Bookended by Cats was named after Milo and Otis. They are the short, orange, and furry brothers who, upon entering our lives in 2003, often bookended us on our couch. And who are we? We're a geek couple living in PA. We love music, movies, TV, comics, books, and comic cons. And, from time to time, we'll share our thoughts on these nerdy things.

Saturday, August 22, 2020

Friday 80s Flashback for August 21, 2020 (on a Saturday)

[Last Exit] -- I previously shared one track from today's Flashback artist, Last Exit. This weekend, however, I'm sharing over 30 minutes of material from them. Someone was kind enough to upload their appearance at the 1986 Deutsches Jazzfestival in Frankfurt. So, Last Exit was a ferocious and uncompromising free-jazz band formed in 1986. They remained active to about the mid-90s, disbanding after their guitarist's death. Upon joining forces, they were considered something of a supergroup due to the pedigree of the musicians involved: Bassist Bill Laswell (also known for his work with Material and as a producer), drummer Ronald Shannon Jackson (who didn't know the meaning of "false modesty"), guitarist Sonny Sharrock (no stranger to precise distortion), and saxophonist Peter Brötzmann (giving aggressive breath to reed instruments since the 1960s). These guys were chaotic and loud, louder than many rock bands at the time. They released several live records, but only one studio album, Iron Path (1988). Iron Path found the foursome displaying more restraint than on their live efforts, and it seemed to focus more on textures and experimentation. Still, even on Iron Path, Last Exit could improvise with a tension matched only by two large ships passing in complete darkness, far from the shore. What does that even mean? I'm not sure; I just remember the line from a review I read for the record back in '88. And I bought the CD because of that review (I think it was in Musician magazine, but I cannot find it online). The reviewer referred to their playing as being akin to the tension of a boat bracing an incoming storm. My late father, as I recall, could only comment that Brötzmann sounded like he was playing with a split reed. Anyway, read the liner notes for Iron Path and that might give you some idea of what to expect from this performance. I'm not saying it will prepare you, but at least you'll be informed.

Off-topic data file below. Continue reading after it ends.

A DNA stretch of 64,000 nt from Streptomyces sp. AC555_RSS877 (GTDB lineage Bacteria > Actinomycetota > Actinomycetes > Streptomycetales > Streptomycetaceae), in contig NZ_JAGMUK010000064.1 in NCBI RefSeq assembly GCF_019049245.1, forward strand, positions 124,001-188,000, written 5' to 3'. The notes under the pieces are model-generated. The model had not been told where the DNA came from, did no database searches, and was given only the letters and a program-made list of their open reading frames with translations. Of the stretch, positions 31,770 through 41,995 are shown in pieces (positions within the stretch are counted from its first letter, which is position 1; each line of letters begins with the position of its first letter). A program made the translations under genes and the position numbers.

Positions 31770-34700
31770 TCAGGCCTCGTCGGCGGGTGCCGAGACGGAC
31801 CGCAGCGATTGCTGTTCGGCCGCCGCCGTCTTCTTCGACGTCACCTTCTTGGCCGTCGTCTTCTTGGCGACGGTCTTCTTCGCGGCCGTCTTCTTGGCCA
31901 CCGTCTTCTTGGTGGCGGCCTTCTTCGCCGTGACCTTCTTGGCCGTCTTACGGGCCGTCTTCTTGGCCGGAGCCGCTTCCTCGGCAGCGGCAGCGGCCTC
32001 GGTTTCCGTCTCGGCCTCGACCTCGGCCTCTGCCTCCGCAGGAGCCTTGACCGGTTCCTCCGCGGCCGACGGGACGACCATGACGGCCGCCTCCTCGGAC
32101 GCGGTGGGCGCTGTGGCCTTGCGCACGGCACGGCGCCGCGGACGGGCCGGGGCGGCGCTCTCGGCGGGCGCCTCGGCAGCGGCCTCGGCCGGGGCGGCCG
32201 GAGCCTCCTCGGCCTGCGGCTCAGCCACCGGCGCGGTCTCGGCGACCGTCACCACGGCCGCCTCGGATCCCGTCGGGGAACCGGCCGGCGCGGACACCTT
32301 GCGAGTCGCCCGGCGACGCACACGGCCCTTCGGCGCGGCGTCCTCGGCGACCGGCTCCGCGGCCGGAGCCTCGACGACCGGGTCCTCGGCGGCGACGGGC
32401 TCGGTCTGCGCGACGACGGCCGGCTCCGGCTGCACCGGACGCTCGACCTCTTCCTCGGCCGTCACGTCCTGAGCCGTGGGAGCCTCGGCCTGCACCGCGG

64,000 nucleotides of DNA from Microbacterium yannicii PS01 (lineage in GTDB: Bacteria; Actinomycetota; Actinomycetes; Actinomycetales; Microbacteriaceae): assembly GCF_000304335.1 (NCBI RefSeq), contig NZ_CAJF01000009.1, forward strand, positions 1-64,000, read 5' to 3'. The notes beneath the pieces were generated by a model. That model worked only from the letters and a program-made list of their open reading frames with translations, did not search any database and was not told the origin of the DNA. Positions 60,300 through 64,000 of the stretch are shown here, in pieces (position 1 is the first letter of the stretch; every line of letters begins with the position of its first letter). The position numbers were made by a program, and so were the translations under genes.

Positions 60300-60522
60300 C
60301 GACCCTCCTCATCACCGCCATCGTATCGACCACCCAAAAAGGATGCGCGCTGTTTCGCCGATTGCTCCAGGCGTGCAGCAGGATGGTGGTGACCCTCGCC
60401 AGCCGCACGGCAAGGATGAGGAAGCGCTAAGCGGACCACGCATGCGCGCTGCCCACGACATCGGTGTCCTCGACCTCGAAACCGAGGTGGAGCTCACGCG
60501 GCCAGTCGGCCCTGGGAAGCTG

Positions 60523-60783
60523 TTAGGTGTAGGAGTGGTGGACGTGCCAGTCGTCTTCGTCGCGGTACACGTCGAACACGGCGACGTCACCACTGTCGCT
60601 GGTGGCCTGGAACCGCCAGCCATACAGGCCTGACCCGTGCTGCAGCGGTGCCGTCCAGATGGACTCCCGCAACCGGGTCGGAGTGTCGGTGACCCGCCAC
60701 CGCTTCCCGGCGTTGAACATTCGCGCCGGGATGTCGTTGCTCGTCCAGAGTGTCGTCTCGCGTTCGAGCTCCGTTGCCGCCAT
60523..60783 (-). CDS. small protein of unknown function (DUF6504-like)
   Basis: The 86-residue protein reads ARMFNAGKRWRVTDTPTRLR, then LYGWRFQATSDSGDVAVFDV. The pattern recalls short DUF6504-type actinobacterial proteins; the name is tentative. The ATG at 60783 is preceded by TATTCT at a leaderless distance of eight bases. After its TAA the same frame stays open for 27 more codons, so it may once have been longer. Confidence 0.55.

FlashbackLive and loud experimental jazz

That's all till next week. Dedicated 80s-philes can find more flashbacks in the Prophet or Madman archives or via Bookended's 80s Flashback tag. As always, your comments are welcome on today's, or any other, flashback post. And if you like what I'm doing here, please share the link with your friends. If, however, you don't like the flashback, feel free to share it with your enemies.

I'll see you in seven!

Friday, August 7, 2020

Friday 80s Flashback for August 7, 2020

[A Cult Jam] -- I found three separate release dates for Lisa Lisa & Cult Jam with Full Force, the 1985 debut album by, well, Lisa Lisa & Cult Jam. Wikipedia's list of 1985 releases cites 8/8/1985 as the release date, but the Wikipedia page for the album has the release date as 3/17/1985 in the intro paragraph and 9/17/1985 in the sidebar. Even more confusing, has a release date of 12/17/1985. Whatever the actual release date was, the bottom line is that, before the end of the year, no one outside of Lisa Velez's family probably used her last name anymore. She was Lisa Lisa, the voice and face of the hit song, "I Wonder If I Take You Home." That hit and the other two singles await you after the jump.